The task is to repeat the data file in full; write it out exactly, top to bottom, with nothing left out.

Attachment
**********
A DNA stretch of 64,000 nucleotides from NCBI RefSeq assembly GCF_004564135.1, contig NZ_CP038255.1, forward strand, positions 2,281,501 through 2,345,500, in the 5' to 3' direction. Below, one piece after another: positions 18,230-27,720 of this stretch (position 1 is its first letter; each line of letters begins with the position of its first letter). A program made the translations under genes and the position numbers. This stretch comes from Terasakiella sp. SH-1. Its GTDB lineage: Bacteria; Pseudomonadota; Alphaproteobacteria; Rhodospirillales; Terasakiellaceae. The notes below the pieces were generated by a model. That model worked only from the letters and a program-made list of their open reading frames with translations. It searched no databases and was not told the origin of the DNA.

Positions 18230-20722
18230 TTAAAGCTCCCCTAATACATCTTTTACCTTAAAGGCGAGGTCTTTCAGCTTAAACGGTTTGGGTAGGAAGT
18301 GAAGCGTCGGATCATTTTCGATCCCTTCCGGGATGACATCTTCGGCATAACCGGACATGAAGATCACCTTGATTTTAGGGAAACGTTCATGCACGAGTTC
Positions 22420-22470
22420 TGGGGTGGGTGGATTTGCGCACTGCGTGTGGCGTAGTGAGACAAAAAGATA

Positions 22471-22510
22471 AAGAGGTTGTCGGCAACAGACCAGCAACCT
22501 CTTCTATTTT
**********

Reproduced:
A DNA stretch of 64,000 nucleotides from NCBI RefSeq assembly GCF_004564135.1, contig NZ_CP038255.1, forward strand, positions 2,281,501 through 2,345,500, in the 5' to 3' direction. Below, one piece after another: positions 18,230-27,720 of this stretch (position 1 is its first letter; each line of letters begins with the position of its first letter). A program made the translations under genes and the position numbers. This stretch comes from Terasakiella sp. SH-1. Its GTDB lineage: Bacteria; Pseudomonadota; Alphaproteobacteria; Rhodospirillales; Terasakiellaceae. The notes below the pieces were generated by a model. That model worked only from the letters and a program-made list of their open reading frames with translations. It searched no databases and was not told the origin of the DNA.

Positions 18230-20722
18230 TTAAAGCTCCCCTAATACATCTTTTACCTTAAAGGCGAGGTCTTTCAGCTTAAACGGTTTGGGTAGGAAGT
18301 GAAGCGTCGGATCATTTTCGATCCCTTCCGGGATGACATCTTCGGCATAACCGGACATGAAGATCACCTTGATTTTAGGGAAACGTTCATGCACGAGTTC
Positions 22420-22470
22420 TGGGGTGGGTGGATTTGCGCACTGCGTGTGGCGTAGTGAGACAAAAAGATA

Positions 22471-22510
22471 AAGAGGTTGTCGGCAACAGACCAGCAACCT
22501 CTTCTATTTT